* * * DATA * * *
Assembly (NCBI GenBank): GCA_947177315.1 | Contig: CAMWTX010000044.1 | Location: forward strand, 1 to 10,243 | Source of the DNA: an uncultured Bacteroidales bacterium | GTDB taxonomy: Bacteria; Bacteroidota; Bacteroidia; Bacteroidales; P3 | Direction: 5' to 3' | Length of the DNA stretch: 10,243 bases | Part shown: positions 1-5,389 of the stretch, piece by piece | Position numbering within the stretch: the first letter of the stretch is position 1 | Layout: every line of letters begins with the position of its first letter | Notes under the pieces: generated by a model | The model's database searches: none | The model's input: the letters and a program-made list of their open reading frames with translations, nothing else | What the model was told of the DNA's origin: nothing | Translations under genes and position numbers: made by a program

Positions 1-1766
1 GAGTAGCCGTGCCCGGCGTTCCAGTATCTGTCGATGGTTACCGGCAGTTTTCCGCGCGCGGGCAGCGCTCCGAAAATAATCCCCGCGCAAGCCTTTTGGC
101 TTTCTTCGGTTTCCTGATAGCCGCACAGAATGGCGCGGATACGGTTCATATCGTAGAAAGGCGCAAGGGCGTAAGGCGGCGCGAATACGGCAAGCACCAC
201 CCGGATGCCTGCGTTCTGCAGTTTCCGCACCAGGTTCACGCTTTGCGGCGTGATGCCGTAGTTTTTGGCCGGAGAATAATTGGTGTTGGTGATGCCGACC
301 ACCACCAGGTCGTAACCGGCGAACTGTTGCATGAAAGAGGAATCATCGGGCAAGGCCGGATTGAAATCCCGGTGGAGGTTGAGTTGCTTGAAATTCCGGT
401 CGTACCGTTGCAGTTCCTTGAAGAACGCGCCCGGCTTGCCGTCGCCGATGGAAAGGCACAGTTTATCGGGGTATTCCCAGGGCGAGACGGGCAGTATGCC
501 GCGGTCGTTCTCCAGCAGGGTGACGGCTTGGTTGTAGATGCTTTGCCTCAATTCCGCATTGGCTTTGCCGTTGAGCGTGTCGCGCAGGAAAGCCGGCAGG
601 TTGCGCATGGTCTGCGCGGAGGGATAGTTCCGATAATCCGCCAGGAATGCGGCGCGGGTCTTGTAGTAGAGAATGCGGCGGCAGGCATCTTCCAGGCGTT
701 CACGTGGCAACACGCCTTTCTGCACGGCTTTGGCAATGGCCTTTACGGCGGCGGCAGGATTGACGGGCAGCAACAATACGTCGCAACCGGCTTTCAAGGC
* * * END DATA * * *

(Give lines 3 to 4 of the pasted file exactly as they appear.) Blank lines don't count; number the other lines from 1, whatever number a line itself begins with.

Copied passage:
1 GAGTAGCCGTGCCCGGCGTTCCAGTATCTGTCGATGGTTACCGGCAGTTTTCCGCGCGCGGGCAGCGCTCCGAAAATAATCCCCGCGCAAGCCTTTTGGC
101 TTTCTTCGGTTTCCTGATAGCCGCACAGAATGGCGCGGATACGGTTCATATCGTAGAAAGGCGCAAGGGCGTAAGGCGGCGCGAATACGGCAAGCACCAC